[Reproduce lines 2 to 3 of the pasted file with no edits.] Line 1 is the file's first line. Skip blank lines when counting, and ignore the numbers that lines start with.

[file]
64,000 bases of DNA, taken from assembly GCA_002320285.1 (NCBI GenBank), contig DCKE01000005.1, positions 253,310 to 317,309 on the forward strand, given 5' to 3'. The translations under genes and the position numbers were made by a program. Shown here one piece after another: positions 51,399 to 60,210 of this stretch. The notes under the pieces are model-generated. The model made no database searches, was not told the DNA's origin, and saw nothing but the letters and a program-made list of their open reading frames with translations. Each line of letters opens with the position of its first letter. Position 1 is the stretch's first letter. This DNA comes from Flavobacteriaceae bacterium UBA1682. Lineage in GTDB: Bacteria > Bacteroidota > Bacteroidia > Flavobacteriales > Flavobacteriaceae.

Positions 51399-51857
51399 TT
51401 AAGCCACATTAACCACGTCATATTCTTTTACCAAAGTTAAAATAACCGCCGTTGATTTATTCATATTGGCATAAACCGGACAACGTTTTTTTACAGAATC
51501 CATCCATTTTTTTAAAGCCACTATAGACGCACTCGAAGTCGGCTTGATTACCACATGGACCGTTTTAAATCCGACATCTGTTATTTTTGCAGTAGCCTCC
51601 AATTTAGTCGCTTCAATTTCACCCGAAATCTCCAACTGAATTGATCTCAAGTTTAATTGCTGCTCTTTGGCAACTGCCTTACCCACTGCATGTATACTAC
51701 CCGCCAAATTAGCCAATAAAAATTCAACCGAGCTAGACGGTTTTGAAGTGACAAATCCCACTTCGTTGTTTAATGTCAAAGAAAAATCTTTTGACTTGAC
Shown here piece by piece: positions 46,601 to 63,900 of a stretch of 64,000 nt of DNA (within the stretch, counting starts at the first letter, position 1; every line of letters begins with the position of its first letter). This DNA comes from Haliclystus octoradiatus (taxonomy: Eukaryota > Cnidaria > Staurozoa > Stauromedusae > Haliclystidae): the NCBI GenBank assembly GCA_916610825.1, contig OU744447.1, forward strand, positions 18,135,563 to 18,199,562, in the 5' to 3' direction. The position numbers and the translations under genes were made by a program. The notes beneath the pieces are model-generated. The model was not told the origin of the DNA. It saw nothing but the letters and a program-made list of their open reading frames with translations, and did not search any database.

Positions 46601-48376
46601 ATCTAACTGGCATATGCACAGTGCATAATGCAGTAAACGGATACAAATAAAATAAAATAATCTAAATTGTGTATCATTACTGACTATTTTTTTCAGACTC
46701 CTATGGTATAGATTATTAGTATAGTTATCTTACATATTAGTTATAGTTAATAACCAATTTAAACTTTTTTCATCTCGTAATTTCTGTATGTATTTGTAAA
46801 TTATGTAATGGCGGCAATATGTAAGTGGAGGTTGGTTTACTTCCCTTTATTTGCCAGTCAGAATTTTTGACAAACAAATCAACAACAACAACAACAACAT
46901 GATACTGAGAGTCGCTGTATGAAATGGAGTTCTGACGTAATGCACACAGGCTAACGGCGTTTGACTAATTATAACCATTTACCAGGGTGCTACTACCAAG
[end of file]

Positions 51399-51857
51399 TT